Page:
Remember the old story about the grasshopper and the ant? The ant spends the pleasant days of summer working hard building a nest and filling it with food, while the grasshopper enjoys the lovely weather and plays. The two encounter each other one warm day and the grasshopper asks the ant to come and join the party; the ant declines. A few months later, snow covering the ground and a cold wind blowing, the hungry, freezing grasshopper shows up at the ant’s door and begs to be let in. The ant, sitting in front of a roaring fire with a larder full of food, turns the grasshopper away with a stern lecture about the value of work before play. The ant was clearly a total douche.
I’ve always identified with the ant (although I would share with my grasshopper friend.) Years ago I made the decision to change careers to something that would give me more financial security, but less day to day satisfaction. I decided my compromises would be made at work, not at home. To me, money means choices, and the more choices I have the better I feel.
My plan worked well; while I never loved my job, I always liked it, and more to the point, I was able to have that good life. However, over the last few years my enjoyment of work has steadily declined to the point where I really and truly don’t want to be here anymore. I’m at the age where looking for a new job is limited; few places are interested in hiring someone over 60. That leaves retiring, which brings me right back to that darn ant. What the story got wrong is that the ant would never spend winter relaxing by the fire with a good book. A real ant type would be nervously pacing back and forth, thinking how safe is the food supply from being ruined by pests, and that there probably isn’t enough to last the whole winter anyway, and getting ready to go out and forage some more as soon as the storm died down.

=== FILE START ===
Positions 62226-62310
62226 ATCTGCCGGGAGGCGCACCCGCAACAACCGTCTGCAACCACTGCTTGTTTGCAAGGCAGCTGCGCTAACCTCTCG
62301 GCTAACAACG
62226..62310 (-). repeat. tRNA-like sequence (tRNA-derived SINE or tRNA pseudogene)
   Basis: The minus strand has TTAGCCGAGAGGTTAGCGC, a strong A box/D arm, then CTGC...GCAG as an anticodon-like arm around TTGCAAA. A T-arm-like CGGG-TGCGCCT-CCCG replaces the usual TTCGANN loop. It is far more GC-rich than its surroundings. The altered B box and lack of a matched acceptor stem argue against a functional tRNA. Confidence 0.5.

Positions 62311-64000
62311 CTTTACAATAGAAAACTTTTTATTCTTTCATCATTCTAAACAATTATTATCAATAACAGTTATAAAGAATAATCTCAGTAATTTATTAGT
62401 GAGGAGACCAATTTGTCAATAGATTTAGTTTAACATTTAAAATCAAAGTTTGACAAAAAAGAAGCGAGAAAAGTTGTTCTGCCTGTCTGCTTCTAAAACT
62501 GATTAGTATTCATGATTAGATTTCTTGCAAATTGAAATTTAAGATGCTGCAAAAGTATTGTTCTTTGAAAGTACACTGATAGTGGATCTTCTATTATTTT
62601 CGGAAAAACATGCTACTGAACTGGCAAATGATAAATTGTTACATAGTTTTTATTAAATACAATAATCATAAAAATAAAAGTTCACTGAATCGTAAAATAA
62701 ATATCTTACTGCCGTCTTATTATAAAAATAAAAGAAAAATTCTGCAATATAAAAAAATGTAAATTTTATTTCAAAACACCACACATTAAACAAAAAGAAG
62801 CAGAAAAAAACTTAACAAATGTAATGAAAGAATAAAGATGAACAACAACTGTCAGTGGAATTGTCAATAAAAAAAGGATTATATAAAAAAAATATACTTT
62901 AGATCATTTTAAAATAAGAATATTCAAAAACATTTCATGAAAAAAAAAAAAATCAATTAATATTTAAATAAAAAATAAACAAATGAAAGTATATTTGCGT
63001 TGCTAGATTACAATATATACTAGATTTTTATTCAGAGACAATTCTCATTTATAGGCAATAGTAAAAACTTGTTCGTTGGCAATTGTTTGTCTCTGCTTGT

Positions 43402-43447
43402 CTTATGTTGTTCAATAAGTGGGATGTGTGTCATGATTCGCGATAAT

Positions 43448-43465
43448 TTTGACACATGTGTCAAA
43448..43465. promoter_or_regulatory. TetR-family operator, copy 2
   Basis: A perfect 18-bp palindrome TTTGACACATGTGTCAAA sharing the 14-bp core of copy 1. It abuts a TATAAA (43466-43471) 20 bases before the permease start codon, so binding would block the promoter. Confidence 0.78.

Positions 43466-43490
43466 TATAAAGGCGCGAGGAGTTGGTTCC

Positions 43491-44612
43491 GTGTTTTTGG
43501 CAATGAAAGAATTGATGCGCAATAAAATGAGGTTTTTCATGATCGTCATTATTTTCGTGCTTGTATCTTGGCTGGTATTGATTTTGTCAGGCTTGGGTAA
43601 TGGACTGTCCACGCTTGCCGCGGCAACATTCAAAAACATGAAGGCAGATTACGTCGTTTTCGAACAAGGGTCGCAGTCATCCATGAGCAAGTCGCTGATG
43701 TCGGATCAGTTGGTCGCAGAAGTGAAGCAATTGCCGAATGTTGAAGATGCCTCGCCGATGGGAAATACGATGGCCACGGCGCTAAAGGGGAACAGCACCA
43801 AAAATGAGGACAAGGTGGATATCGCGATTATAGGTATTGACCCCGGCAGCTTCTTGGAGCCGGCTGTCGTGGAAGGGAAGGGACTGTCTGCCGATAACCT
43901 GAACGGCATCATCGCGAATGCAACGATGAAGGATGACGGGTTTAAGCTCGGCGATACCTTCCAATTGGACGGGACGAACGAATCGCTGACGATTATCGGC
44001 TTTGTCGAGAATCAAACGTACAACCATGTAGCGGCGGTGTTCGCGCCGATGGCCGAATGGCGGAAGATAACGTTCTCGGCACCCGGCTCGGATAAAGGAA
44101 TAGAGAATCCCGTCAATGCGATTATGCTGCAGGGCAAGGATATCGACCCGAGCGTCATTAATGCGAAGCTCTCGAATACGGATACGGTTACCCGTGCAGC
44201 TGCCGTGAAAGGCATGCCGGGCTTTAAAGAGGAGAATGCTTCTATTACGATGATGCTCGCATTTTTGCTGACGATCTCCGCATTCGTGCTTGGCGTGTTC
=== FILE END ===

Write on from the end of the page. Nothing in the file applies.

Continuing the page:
That’s the reality of being an ant: worrying more about what might happen instead of enjoying what is happening. The battle wages within me, but I’ve come to a decision.